The airport’s first vegetarian restaurant is among 50 food and retail venues being rolled out over five years. Café Flora owner Nat Stratton-Clarke said running a restaurant on the other side of the airport-security checkpoint brings new challenges, but is worth the effort.
Seattle-Tacoma International Airport will have new local dining and retail options next year, but local seafood purveyor Ivar’s won’t be one of them.
Coveted leases in the airport’s expanding concourses — which saw 46.9 million passengers last year — were awarded to groups that will operate local restaurant brands including Skillet, Sunset Fried Chicken and Caffé D’arte, the Port of Seattle Commission announced Wednesday. They are expected to open in 2019 and 2020, along with six other new restaurants.
Another local restaurant, Floret by Café Flora, began serving last week as the airport’s first vegetarian restaurant, one of eight new restaurants that previously won leases and are expected to open this year.
New food and retail planned for Sea-Tac
Airport restaurants opening in 2018:
Floret by Café Flora, Qdoba, Starbucks Evenings, Rel’Lish burger lounge, Papa Woody’s, Stone House Café, Camdenfoodco., Le Grand Comptoir, Capitol Hill Food Hall, Ballard Brew Hall.
Airport restaurants and retailers that won leases to open in 2019, 2020:
Bambuza Vietnam Kitchen, Caffe D’arte, Lummi Marché & Bar, Seattle Beer Union, Skillet, Sourced Market, Sunset Fried Chicken, Vyne Washington Tasting Room, 9th & Pike Artisanal Sandwiches & Salads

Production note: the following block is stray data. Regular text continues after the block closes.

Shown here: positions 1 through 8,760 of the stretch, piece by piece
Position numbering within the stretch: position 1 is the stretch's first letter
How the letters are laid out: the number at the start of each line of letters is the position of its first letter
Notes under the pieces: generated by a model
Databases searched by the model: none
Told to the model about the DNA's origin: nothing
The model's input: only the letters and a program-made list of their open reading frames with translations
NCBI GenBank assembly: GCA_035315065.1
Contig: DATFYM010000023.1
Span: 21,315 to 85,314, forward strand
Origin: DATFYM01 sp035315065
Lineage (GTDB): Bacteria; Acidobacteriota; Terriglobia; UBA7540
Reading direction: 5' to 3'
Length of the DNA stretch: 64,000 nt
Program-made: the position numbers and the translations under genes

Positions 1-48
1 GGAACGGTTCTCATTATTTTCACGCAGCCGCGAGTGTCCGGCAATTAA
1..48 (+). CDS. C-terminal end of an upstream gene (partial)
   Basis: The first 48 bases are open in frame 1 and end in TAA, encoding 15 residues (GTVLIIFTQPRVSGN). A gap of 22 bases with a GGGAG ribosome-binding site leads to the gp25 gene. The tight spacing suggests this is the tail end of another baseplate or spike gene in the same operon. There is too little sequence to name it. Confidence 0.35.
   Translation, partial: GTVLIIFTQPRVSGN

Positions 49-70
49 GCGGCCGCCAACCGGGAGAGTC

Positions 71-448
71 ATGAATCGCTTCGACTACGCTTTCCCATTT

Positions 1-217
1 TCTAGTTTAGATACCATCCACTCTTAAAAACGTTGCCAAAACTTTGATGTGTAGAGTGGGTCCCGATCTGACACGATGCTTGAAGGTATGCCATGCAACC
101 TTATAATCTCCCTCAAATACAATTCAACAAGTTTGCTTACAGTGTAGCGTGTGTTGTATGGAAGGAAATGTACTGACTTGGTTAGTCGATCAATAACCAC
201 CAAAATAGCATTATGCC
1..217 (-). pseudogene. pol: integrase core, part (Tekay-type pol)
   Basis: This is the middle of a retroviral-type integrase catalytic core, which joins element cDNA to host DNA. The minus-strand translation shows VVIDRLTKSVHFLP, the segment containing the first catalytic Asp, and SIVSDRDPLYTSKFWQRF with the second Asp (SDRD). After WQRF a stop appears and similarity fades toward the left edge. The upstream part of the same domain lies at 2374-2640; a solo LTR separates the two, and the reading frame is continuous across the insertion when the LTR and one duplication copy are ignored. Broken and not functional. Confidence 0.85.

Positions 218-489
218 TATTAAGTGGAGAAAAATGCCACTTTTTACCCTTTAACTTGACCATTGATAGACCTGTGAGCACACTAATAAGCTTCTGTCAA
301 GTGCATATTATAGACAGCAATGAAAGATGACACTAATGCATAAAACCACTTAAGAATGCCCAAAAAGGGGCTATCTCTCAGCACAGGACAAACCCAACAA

Source: Port of Seattle
In all, Sea-Tac will add some 50 new food and retail spaces as a series of renovation projects are completed during the next five years. The first of these, a renovation of the Central Terminal, began last week.
Café Flora owner Nat Stratton-Clarke said he had been thinking about expanding when an outreach campaign from the Port helped convince him that Sea-Tac Airport would be an ideal spot. But building and running a restaurant on the other side of the airport-security checkpoint brings new challenges, and costs, to an already difficult business.
Just winning the lease for a 2,000-square-foot space with big windows at the intersection of the A and B terminals was an undertaking involving 300-plus pages of business plans, menus, schedules and other supporting documents, he said.
“It’s a very vigorous process the airport has in place to make sure they get the right candidates in the right places,” Stratton-Clarke said.
The Port of Seattle is in the midst of a multiyear program to lease out groups of airport retail and food-service locations. At stake are chunks of prime real estate, providing businesses with access to a captive audience of millions of hungry travelers each year.
In 2005, the year Sea-Tac opened its renovated Concourse A and Central Terminal, with its six-story window-wall overlooking the runways, the airport transitioned from a single food-service provider to multiple providers. Ten-year lease terms came up in 2015 and, after some short-term extensions, the Port is now entering new 10-year contracts that will bring local chefs and businesses to Sea-Tac — though many of the principal operators of these businesses are the same giant concessionaires, such as HMSHost, that have long dominated the airport.